The key to integrating spine services within the orthopedic department: Q&A with Dr. Anthony Frempong-Boadu of NYU Langone Health

Written by Laura Dyrda | December 04, 2018 | Print  |

Anthony Frempong-Boadu, MD, is director of the division of spine surgery in the department of neurosurgery and co-director of the Spine Center at New York City-based NYU Langone Health. During his career, Dr. Frempong-Boadu has performed more than 4,500 complex spine surgeries and focused his research on cervical and lumbar spine diseases.

Here, Dr. Frempong-Boadu discusses the biggest challenges for leading his department today and where he sees changes in the future.

Question: How has your role as a spine department leader evolved over the past two to three years? How have your responsibilities changed?

Dr. Anthony Frempong-Boadu: My role as director of the division of spinal neurosurgery and co-director of the Spine Center at NYU Langone Health has changed in recent years to focus more on ways to integrate our spine services with our department of orthopedic surgery. We at NYU Langone launched a multidisciplinary spine center in 2016, and our goal since has been to leverage the unique expertise of both departments so that there is no spinal condition or procedure a patient would need to go anywhere else [to receive] care for. Accordingly, we have focused our efforts to develop and grow our program with orthopedic surgery to make sure we cover all the bases for spinal care.

Another major change that has affected my role and how we deliver care is that we have developed and grown tremendously on the technology side, with a state-of-the-art surgical facility that opened at NYU Langone's Kimmel Pavilion this summer. Our emphasis of utilizing technological innovations for imaging has enabled our spine center to develop a surgical navigation program in neurosurgery and a robotic-assisted surgery program in orthopedics.

Our new operating rooms contain intraoperative MRI and CT, virtual reality and augmented reality navigation capabilities, and some of the most modern operating room integration technology in the country to allow these systems to operate together. One area our spine center excels in through this emphasis on technology is spinal cord tumor imaging and removal of intramedullary cavernoma tumors, where we have pioneered techniques using diffusion sensor imaging. We plan to expand this imaging work to other spinal conditions, and to include 3D modeling and mixed and augmented reality. We're moving ahead with the best available technology in order to provide the best care for our patients.

Q: What do you consider your No. 1 priority to ensure departmental success?

AFB: My number one priority as co-director of NYU Langone’s Spine Center is to put the patient first. Everything that we do at our spine center is predicated on patient safety and maximizing patient outcomes, and that goes throughout the entire apparatus from initial intake, to indicating a patient for surgery, to performing the surgery, and through postoperative care. Many of our efforts to achieve this priority involve others outside of our department. We've done a tremendous amount of work with our nursing, social work, pain medicine, radiology and rehabilitation medicine departments to ensure as seamless patient care as possible no matter the procedure or NYU Langone location where spine care takes place.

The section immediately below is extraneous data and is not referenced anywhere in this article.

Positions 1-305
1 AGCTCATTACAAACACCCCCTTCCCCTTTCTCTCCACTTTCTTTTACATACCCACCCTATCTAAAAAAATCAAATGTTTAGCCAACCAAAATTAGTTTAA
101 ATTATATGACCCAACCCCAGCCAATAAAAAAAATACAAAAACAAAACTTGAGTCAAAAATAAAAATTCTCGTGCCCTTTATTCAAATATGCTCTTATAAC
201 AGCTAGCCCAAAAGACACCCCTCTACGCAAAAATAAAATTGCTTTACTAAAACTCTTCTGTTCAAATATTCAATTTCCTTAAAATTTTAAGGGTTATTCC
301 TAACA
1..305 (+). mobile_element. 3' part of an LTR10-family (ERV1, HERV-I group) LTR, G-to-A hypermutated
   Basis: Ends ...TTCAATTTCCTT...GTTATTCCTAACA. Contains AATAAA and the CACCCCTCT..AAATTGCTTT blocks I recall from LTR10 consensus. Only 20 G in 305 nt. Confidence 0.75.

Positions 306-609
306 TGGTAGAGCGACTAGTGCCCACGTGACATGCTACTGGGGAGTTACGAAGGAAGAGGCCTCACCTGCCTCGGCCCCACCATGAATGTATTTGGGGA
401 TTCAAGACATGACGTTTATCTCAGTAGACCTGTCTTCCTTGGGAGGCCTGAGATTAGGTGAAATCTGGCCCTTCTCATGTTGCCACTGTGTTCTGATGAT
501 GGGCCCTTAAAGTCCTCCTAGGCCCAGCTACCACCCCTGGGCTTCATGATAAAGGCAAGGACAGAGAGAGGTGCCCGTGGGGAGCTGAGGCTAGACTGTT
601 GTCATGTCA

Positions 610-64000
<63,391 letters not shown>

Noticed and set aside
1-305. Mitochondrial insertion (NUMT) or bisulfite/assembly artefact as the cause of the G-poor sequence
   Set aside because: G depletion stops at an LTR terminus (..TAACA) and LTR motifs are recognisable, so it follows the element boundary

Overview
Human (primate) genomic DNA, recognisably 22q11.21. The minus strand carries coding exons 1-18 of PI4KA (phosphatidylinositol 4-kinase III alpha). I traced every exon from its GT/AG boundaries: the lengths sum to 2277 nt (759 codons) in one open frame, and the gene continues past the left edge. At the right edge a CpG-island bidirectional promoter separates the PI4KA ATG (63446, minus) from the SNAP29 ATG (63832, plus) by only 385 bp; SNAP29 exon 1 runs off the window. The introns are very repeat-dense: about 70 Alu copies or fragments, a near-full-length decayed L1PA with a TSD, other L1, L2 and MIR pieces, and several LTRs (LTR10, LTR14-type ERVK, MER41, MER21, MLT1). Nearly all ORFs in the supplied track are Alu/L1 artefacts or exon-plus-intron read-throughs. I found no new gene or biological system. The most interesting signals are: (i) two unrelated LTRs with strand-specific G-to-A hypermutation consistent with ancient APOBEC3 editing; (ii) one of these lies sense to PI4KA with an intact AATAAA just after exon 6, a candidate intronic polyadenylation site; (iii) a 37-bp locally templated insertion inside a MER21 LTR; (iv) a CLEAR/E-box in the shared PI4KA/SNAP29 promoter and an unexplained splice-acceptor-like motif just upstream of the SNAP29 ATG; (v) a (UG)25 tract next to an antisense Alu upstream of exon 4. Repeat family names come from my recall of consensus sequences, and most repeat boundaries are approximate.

Q: What is the biggest challenge you are facing as head of the department and how are you overcoming that?

AFB: The biggest challenges for our spine center are geographic in nature. We're in a very medically concentrated area of New York City with many great medical institutions and options for patients. The biggest challenge for me is helping to get our message out there to the public and provider community, that NYU Langone's Spine Center can provide high-quality, comprehensive care for any condition that affects the spine. The challenge remains to do good work to support this message of quality, and be available to grow as new opportunities, such as implementations of new technologies or care pathways, arise.

Q: What are the department's goals for 2019 and what is your vision moving forward?

AFB: At NYU Langone's Spine Center, we work towards a tripartite academic mission which includes research, patient care and education of the next generation of spine surgeons. Therefore, our goals in 2019 continue to build on this mission and further integrate spine care under our departments of neurosurgery and orthopedic surgery. In the next year, these groups will combine under one roof in the state-of-the-art Kimmel Pavilion, which utilizes the latest intraoperative imaging and navigation technologies.

Our combined fellowship program for five spine fellows, very strong teaching of our residents and combined specialty case conferences for most complex cases, which we'll often operate on together as disciplines, are reflections of our great work together; but moving to a single location will boost this collaboration even further.

Our primary goal [going] forward is integrating into the new space with our orthopedic surgery colleagues, as we work towards unifying the service line to ensure seamless patient experience across the specialties — orthopedics and neurosurgery — with the optimal patient outcome.

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